Uber, the company whose app pairs drivers with passengers, hit it big in a new financing round, bringing in investments of $1.2 billion and sending its valuation skyward.
There were scenes of chaos in Brazil Friday as striking workers and police clashed and commuters jammed onto overcrowded buses. The list of headaches is growing ahead of next week's World Cup kickoff.
It was widely thought that the grunge in inner-city housing was causing high rates of asthma. But now it looks like being exposed to just the right kinds of bacteria and vermin actually helps.
This final note today, an observation or two about our through-line this week, riffing off the live show we're taking on tour this summer and fall, How We Learned to Stop Worrying and Love the Numbers.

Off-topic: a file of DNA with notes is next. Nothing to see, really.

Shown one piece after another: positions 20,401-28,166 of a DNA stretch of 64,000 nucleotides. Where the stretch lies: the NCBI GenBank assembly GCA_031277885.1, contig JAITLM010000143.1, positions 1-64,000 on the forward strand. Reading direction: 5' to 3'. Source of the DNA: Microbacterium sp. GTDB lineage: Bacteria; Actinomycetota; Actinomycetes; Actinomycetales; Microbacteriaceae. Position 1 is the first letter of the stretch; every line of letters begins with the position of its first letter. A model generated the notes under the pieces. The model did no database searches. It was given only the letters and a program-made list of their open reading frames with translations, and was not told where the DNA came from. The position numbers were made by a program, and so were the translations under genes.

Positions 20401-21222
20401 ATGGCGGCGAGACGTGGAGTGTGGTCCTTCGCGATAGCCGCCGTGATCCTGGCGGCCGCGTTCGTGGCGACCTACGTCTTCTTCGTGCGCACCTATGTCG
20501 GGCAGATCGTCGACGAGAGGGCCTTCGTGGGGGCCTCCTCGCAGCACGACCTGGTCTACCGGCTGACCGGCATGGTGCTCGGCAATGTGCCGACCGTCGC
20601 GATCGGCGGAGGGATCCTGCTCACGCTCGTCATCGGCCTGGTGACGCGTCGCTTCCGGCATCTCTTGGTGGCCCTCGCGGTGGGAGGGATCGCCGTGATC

There is, in fact, a whole lot to worry about with economic numbers. One, they can be really boring. Two, they can be cherry picked to suit one side or the other. And three, there are just so many of 'em that it can really make your head spin.
But they matter. They matter a lot.
So you kind of have to learn to love 'em.
A faulty air conditioning system spiked temperatures during the first game of the NBA finals, and the San Antonio Spurs took the win. The Barbershop guys talk sports, politics and pop culture.
While workers scramble to prepare stadiums and airports for visiting fans, NPR's Lourdes Garcia-Navarro says many Brazilians are angry and frustrated.
A new survey from the Anti-Defamation League estimates that nearly one in 10 Americans are prejudiced against Jews. But Rabbi Eric Yoffie says American anti-Semitism is not a real threat.
Two 12-year-old girls in Wisconsin allegedly took their friend into the woods and stabbed her multiple times. They have been charged as adults. What does that mean and is it fair?